Who has gold? Just about everyone did in 1933, as it was the most common money. True money. No one carries gold around in their pockets any more, and it is all tucked away. How would the Fed know who has it? In 1933, all they had to do was go around to stores and banks, and scoop it up. They replaced it with paper money instantly. Those who weren't suffering too much from the depression, probably said to themselves, "Hell no, I won't turn in my gold." They didn't, and that's where the supply now for sale in coin shops comes from…or is it? The sorry part of this, is that back in the 70's tens, if not hundreds of thousands of fake double eagles made their way into America, by being smuggled in from various communist countries. They're made of real gold, and look, to the naked eye, like a beautiful, uncirculated Double Eagle. They might be almost uncirculated, as they are fakes, and the real can't be told from the fake without a jeweler's loop. The fakes are the reason why there are so many more Double Eagles around than Eagles, Half Eagles, Quarter Eagles, etc. Believe me, $20 was a lot harder to come by in 1933, than was $10, $5, $3, or $1, and these smaller coins are really scarce, and expensive. Logic says that there should be far more smaller gold coins for sale than $20 double eagles, because there were far more in existence. The fake has to come into the act here. An ordinary Double Eagle sells for about $450, I believe, and is 0.9675 ounce of gold. A full one ounce Gold Eagle is less than $300, as I write this, and a far better buy.
If government tries to confiscate private property, the Supremes will get that case quickly, and it will be decided against the Fed, without doubt. If the government wants to get into gold again, after disposing of selling, leasing, or who knows what, with theirs, they would have an impossible task of finding out who has it. Remember the 4th Amendment? "The right of the people to be secure in their persons, houses, papers, and effects, against unreasonable searches and seizures shall not be violated…" If the Fed wants to get into gold again, because of financial panics, let them buy the gold straight from the mines or producers. That's a lot easier that trying to find the millions of people who anonymously bought theirs. Would you turn in yours if ordered to do so? Of course not, and no one else would either. After all, drugs have been illegal, as has prostitution for many years, and both flourish. All the threats, laws, and fines haven't stopped it, and never will. Gold is not habit forming, nor sexually satisfying, doesn't need to be sold on street corners, and never will, so for a government to find it, is absurd. Talk about a needle in a haystack.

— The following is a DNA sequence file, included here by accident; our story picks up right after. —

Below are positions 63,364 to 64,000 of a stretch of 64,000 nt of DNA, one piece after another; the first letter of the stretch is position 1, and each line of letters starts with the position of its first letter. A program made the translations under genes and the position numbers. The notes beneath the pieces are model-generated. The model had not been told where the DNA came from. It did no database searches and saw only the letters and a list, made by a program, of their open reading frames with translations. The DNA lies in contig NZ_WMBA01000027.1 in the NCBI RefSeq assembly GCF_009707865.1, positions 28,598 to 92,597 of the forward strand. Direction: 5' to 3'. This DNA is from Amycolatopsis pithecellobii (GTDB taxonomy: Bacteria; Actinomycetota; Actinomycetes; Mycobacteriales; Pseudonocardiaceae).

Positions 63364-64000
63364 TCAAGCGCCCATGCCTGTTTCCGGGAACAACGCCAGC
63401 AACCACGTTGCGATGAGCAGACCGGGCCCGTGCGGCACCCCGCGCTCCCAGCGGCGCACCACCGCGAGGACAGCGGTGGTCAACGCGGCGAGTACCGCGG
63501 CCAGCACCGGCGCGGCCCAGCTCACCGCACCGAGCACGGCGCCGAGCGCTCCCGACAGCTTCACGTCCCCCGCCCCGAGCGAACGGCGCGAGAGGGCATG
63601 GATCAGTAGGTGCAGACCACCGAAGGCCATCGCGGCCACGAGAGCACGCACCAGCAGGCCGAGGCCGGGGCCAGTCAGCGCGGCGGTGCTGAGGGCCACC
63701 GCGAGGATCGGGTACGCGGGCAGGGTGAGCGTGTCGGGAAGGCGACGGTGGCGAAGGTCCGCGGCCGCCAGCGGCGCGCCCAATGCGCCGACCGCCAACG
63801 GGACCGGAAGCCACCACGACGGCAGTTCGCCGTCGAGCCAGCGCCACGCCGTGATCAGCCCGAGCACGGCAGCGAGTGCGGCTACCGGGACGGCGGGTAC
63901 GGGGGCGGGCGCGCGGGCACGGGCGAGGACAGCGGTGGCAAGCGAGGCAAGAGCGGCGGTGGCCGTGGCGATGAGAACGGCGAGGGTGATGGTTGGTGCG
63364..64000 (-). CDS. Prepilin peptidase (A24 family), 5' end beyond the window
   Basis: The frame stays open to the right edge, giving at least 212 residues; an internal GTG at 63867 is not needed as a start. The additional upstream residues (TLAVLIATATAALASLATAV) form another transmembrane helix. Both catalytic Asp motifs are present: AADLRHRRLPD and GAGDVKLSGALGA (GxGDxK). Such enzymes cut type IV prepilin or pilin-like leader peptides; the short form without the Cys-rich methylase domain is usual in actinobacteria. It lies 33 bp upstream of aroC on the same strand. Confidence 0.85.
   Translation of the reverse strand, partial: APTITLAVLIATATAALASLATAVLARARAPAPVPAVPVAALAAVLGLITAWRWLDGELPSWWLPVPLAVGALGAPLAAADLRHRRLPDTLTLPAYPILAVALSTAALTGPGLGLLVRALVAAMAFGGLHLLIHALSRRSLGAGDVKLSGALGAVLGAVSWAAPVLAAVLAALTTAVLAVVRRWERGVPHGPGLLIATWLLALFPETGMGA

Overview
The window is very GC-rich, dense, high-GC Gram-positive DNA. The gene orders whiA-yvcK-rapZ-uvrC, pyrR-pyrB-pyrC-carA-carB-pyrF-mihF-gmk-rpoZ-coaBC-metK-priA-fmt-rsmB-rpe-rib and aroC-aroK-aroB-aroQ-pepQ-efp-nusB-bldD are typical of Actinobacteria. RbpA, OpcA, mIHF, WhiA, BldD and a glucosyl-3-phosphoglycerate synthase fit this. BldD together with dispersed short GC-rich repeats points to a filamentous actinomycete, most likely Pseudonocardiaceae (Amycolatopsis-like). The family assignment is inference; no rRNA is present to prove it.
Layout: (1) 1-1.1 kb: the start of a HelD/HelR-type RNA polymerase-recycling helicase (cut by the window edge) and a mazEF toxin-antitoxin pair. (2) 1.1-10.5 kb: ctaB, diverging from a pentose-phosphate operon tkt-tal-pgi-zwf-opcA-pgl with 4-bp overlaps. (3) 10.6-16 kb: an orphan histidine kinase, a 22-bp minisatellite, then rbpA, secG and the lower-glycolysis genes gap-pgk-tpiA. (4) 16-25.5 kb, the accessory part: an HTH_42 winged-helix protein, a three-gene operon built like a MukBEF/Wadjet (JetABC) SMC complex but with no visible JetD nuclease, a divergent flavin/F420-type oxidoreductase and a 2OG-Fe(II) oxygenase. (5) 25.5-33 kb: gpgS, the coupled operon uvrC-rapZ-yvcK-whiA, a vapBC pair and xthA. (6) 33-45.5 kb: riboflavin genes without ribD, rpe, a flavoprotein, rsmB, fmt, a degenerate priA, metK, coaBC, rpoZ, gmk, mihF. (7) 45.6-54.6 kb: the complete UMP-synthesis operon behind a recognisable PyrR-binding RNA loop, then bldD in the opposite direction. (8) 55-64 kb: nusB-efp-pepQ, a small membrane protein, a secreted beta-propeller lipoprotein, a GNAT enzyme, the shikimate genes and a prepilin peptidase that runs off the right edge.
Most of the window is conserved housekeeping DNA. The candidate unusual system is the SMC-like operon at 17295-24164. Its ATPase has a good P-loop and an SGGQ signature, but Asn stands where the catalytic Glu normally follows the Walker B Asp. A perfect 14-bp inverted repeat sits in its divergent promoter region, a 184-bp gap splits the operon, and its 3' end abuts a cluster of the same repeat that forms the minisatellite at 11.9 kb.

We buy gold and silver coins as a hedge against inflation, and whether numismatics or bullion is the best hedge, is an argument of Ford vs. Chevrolet. Numismatics dealers say theirs goes up fastest, and stock brokers say gold and silver stocks go up fastest. Bullion dealers, like myself, say that when it all 'comes down,' it will be who has the most ounces that are the most recognizable and saleable, that will count, and the hell with the dates, or pieces of paper with ink on them. The arguments can continue, but when numismatics dealers try to say the gold will be "confiscated," that's nonsense. Government can't find bin Laden, and to find out who has the gold would be impossible. An ounce or two here, or five there, would be the rewards of the confiscators, even if the Supremes gave them permission. Are they going to dig up yards, inspect attics, and develop a breed of dog that can smell gold? If the government runs short of housing, will they confiscate yours? If they need cars, will they confiscate yours? Bullion coins all look alike, have no grades, don't need to be inspected by buyers, and are easily sold by phone through brokers such as myself. That's why the "confiscation" scare comes around regularly like spring and fall. Get a life coin shops and numismatic dealers! Stop trying to scare everyone.
February 27, 2002
Don Stott has been a precious metals broker since 1977, has written five books, hundreds of columns, and his web site is www.coloradogold.com